Saturday, January 31, 2015

This is not about they or those who take it upon themselves to define them. This is not even about your goal to define yourself. What I am talking about... what I am going to talk about is: what a person is. Yes, I will actively and consciously choose to end that sentence with "is".

There is a moment in every individual's life that defines who they will be, and how they will sum up their existence. For many, their sickness or disease will become who they are. For others, their career, worth, or success will do this. In others, friends, family, and self-love can convey their beingness. Or, may I even go far as to say, this will be their haecceity. For in the end, a "this" or a "that" is all we are. An object with thought and action. Considering the advancements in technology, to turn "this" into "you" or "I" is not a farfetched task.

Nonetheless, these people will be rather offended if you are to turn around and say, "What are you?" This is a great fear of the troglodyte; lest you forget that our beginnings were meager and shallow. While I would not say we are entirely made up of those we evolved from, there is evidence provided by this evolution that we can easily progress. Digress, for that matter.

To return to the statement, "[T]heir sickness or disease will become who they are"-- this is not to be fooled around with.

----I am diabetes. I am cancer. I am depression. I am autism. ----

These are barriers from a reality. The truth that is scarier than any disorder. There is no question that these will all be obstacles. They will prevent some things, explain other things. They often become light sabers in the paws of filthy inauthenticity. Not to the fault of the Jedi wielding his or her weapon, but to blame those who ("who" implying humanness; something questionable at all times) armed he or she in need as a defense to any criticism, fear, or challenge.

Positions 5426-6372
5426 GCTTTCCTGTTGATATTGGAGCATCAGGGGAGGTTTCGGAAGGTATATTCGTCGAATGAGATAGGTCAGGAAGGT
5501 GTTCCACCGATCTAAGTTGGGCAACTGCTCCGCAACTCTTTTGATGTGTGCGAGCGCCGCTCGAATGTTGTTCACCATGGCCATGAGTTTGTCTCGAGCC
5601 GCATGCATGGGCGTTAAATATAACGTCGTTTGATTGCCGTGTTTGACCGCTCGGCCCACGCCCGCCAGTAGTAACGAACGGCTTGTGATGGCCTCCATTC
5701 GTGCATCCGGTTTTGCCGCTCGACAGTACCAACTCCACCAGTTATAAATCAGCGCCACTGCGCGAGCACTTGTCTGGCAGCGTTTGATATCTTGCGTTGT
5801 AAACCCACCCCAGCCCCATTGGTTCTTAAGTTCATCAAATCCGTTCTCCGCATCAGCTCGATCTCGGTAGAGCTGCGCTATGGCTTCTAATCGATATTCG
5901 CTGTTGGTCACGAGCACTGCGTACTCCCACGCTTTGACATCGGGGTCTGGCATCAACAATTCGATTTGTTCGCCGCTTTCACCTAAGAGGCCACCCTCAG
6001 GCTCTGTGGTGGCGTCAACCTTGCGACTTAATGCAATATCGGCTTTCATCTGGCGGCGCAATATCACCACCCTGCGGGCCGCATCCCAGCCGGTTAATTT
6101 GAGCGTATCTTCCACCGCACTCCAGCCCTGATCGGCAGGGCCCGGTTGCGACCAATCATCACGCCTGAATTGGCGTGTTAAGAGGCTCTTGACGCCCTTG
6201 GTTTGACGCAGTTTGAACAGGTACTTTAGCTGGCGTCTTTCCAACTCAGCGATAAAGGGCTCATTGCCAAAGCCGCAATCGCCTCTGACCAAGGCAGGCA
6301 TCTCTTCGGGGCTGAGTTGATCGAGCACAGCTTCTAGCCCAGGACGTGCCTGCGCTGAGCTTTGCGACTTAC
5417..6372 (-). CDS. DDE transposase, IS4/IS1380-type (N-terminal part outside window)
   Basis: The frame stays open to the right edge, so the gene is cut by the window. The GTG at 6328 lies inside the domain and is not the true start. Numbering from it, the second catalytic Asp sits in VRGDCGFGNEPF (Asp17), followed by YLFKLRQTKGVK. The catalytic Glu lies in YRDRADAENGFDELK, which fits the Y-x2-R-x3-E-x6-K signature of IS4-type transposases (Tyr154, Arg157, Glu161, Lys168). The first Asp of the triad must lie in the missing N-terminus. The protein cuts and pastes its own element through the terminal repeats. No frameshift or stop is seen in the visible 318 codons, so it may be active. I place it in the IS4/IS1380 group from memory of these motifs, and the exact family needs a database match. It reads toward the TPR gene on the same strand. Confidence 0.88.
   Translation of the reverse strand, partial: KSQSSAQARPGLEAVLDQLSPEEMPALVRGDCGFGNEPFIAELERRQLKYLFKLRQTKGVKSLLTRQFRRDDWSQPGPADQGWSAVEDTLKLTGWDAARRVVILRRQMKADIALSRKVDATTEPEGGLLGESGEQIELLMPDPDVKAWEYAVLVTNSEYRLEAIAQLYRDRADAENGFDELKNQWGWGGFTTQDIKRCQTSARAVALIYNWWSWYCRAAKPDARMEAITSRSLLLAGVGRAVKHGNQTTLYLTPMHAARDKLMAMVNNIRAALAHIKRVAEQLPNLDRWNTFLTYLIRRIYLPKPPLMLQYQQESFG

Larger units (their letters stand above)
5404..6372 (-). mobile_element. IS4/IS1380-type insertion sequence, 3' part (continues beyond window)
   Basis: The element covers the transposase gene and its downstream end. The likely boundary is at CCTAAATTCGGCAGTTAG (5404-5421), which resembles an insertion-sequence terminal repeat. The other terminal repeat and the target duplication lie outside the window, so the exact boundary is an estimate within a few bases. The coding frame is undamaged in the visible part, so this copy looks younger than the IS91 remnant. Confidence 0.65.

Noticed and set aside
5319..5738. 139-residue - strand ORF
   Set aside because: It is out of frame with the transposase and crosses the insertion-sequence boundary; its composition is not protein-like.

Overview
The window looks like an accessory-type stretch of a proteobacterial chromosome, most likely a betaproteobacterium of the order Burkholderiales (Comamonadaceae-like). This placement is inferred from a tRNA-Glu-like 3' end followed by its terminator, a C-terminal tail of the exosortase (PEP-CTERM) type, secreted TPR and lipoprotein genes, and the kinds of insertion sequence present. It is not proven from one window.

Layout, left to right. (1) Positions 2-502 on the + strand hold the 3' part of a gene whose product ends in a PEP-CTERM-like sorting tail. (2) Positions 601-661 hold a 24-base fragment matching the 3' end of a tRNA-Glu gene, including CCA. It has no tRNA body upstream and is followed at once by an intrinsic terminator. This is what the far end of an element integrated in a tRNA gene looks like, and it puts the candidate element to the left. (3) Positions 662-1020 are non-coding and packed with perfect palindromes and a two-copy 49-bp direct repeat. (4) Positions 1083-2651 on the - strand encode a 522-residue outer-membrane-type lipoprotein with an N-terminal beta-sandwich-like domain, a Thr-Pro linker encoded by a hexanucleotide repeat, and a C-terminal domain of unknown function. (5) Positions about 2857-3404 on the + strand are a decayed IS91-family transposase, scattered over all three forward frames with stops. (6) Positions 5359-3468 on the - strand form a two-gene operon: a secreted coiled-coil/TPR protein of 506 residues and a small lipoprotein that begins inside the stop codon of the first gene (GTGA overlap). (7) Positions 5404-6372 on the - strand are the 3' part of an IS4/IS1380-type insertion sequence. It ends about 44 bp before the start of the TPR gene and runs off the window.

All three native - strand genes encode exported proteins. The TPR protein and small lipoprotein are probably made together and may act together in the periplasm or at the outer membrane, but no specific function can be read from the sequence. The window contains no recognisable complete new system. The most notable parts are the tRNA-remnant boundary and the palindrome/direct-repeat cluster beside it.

The same as we believe we can chain and conquer .... I lost my train of thought.

It simply seems to me that we have all been trained and given negative reinforcement in order to achieve less- based on our excuses (either externally or self-implanted.) We were then forced to live to a lower standard because of a fear that we will reach the border of our limit and be given a shock from the collar around our necks.

Did that sound revolutionary and slightly conspiracy theorist nuttist to you?
I hope so.

Here is a fine example of a moment of mania. If you've experienced manic episodes, you can sense it. Quickly written, poorly formulated... sometimes just jumbles of words thrown together because they sound poetic. I almost think that most of the beat poets were living in one long mania. Ginsberg and Kerouac... heck, even Pollock. The twist here is- these gentleman didn't know, nor did they care why they did as they did. They don't care why they offended and astonished people; why no one understood their art at the time; why they were unlike the majority.... It did not matter, they simply used their "flaws" to create and be better than the sad, boring majority.

It was complete release that set these men apart. As we can see in other artists. The ones who changed the world. Emily Dickinson was agoraphobic, so she wrote. Some were addicts, some were traumatized. They had undiagnosed, uncared about, untouched rawness and therefore, untainted talent. It's so extraordinary. It's beyond what the average human can comprehend.

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